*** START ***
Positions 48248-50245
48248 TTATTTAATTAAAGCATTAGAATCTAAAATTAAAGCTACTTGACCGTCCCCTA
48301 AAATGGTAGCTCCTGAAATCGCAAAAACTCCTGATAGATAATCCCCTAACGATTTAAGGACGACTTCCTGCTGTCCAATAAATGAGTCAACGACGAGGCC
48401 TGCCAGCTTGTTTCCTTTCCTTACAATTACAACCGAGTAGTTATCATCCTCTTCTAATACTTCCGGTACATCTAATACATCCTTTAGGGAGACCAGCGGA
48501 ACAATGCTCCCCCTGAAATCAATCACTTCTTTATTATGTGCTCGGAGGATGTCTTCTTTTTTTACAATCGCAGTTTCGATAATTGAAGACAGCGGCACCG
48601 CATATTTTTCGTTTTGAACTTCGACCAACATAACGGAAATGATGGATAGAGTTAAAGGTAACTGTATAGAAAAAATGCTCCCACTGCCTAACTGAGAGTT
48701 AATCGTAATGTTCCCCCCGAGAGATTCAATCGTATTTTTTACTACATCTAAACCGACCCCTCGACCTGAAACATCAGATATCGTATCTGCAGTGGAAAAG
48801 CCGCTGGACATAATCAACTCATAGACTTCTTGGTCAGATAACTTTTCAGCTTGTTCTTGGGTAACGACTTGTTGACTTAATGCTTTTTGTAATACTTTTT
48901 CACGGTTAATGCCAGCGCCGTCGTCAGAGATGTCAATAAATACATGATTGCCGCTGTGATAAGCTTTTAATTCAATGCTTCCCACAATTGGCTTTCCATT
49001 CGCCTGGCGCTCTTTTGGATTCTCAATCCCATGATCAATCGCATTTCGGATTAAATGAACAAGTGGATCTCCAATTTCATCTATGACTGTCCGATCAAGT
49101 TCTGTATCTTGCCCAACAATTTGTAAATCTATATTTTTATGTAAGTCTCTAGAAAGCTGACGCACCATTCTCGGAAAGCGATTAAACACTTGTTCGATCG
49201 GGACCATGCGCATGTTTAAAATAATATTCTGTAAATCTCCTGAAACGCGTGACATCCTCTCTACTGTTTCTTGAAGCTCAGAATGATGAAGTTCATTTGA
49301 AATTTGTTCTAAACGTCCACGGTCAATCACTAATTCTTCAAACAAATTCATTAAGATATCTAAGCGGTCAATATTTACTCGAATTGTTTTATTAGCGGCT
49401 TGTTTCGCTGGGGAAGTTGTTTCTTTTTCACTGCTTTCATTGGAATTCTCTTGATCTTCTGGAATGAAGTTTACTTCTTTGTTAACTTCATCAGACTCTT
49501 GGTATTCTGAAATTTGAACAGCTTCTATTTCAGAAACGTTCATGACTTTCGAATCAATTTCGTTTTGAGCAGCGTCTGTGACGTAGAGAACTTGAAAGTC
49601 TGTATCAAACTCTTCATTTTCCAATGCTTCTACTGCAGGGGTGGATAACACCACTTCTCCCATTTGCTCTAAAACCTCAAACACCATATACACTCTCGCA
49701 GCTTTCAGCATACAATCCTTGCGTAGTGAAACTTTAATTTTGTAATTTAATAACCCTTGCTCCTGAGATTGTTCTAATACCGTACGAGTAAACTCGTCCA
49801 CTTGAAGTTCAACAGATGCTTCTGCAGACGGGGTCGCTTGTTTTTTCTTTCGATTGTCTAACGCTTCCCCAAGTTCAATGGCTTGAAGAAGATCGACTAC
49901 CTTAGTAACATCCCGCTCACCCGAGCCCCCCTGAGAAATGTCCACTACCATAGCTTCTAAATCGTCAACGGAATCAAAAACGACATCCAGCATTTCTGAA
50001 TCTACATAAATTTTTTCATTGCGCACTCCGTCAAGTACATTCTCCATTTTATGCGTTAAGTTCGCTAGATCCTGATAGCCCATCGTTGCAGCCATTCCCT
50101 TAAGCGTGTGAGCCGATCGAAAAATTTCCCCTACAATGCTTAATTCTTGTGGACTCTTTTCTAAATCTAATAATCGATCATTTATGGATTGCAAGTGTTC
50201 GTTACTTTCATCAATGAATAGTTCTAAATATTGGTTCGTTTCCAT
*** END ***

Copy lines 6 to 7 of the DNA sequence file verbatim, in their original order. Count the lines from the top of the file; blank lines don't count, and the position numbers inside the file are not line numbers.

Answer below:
48601 CATATTTTTCGTTTTGAACTTCGACCAACATAACGGAAATGATGGATAGAGTTAAAGGTAACTGTATAGAAAAAATGCTCCCACTGCCTAACTGAGAGTT
48701 AATCGTAATGTTCCCCCCGAGAGATTCAATCGTATTTTTTACTACATCTAAACCGACCCCTCGACCTGAAACATCAGATATCGTATCTGCAGTGGAAAAG